Health Minister Lawrie Hooper and department colleague Tanya August-Hanson have been cleared of breaching the government code following an investigation into allegations of bullying and intimidation.

But the independent report, which says the Minister ‘flew closer to the sun by some margin’ than Ms August-Hanson, will nevertheless make for uncomfortable reading for Mr Hooper.

The investigation found that the MHK for Ramsey had taken a ‘pretty shabby’ approach at a House of Keys sitting when he had accused an independent committee of lying.

The allegations had been made by two members of the Health Services Consultative Committee who claimed they were subjected to a ‘rant’ by the Health Minister and shouted at by his department member colleague at a meeting in June.

Chief Minister Alfred Cannan commissioned an independent investigation last year into complaints that Mr Hooper and Ms August-Hanson had ‘exhibited intimidating and bullying behaviour’ at that meeting.

Mr Hooper was also accused of breaching the government code in the House of Keys in October by wrongly accusing the independent committee of lying in its annual report.

Mr Cannan initially told MHKs that he did not intend to publish the report but on Monday morning it was released on the government’s Freedom of Information website.

The report, which is heavily redacted to protect the identity of witnesses, clears Mr Hooper and Ms August-Hanson of breaching the government code.

But report author, lawyer Alan Gough, concludes: ‘I find that the case against Mr Hooper that he bullying and intimidatory at the meeting on June 26 not to have been made out although I have to say Mr Hooper flies closer to the sun by some margin than Ms August-Hanson.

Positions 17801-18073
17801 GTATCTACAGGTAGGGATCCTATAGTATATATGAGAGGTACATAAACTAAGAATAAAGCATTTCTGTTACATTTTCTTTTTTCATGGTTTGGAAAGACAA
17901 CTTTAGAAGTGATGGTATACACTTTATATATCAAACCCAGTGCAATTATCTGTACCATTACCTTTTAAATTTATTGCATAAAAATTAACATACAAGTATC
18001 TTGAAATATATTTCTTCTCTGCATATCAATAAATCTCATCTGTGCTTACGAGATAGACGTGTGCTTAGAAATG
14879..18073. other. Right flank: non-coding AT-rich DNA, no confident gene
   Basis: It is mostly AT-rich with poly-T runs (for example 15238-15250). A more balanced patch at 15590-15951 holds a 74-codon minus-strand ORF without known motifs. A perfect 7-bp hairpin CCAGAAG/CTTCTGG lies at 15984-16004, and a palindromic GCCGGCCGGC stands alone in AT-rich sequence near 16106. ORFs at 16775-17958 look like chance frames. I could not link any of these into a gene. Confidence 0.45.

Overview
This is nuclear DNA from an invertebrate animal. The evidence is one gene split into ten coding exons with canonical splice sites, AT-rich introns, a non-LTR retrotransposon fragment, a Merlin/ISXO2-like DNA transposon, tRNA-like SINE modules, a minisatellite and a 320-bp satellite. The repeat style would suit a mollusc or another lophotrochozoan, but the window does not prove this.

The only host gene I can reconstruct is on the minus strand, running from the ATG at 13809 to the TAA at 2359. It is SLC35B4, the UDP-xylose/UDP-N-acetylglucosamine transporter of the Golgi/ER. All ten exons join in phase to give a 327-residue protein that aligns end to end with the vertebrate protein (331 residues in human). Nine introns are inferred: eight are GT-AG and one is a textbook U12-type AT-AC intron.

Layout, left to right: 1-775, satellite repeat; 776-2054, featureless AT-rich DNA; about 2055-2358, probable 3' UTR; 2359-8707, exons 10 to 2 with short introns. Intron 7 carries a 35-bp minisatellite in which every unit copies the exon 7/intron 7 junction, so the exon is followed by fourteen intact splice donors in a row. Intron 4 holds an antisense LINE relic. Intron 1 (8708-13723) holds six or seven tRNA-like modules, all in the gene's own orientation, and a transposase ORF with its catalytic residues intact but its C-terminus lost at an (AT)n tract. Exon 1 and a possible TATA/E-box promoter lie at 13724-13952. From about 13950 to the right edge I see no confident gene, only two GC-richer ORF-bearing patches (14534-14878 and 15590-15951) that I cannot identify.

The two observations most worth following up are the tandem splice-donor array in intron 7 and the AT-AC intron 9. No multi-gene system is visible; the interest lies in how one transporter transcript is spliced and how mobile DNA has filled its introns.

‘I do not find the complaint against Ms August-Hanson to be proved. An allegation of bullying and intimidation is a very serious allegation.’

The report author said there was a disparity of evidence between the HSCC members.

He said the June meeting was always going to be a difficult one and he accepted the description that it was ‘fractious’.

He said: ‘Others use the word “robust” and “challenging”.

‘Indeed it was and I suspect the relationship between the Minister and the HSCC was one that did nothing but deteriorate since the Minister’s appointment to his office.

‘I am not satisfied that this single event can amount to bullying under the Ministerial Code but I do think that Mr Hooper would have been well-advised to have exerted his influence on the meeting to make it more temperate.

‘Could he have handled the meeting better? Undoubtedly.

‘I am satisfied that voices were raised but it is a bit of stretch to accept that the meeting became as hostile as some members of the HSCC describe.’

Tanya August-Hanson

Mr Gough said that part of the complaint was that the Minister launched into a rant and was vocally supported by Ms August-Hanson; she raised her voice to a level described as shouting and she described the HSCC as being illegal or acting illegally.

He said he was satisfied that the MLC did use the word ‘illegal’ but realising she was in error had corrected it to ‘unlawful’

The report says there had been a battle over the identity of the HSCC, with the politicians believing its role was to scrutinise medical services but members of the committee thinking they should be able to comment on matters normally in the political arena - policy, priorities and funding.

Six out of nine members of the HSCC have since resigned. Mr Gough said: ‘Was the Minister wrong to say what he did to the House of Keys on October 31, 2023? I think he was not wrong but it was a pretty shabby approach for him to take.’

He said given the ‘fundamental rift’ between the Minister and the HSCC on the role of the latter, ‘a great deal of angst could have been avoided’ if legal opinion from the Attorney General's Chambers had been obtained a year earlier.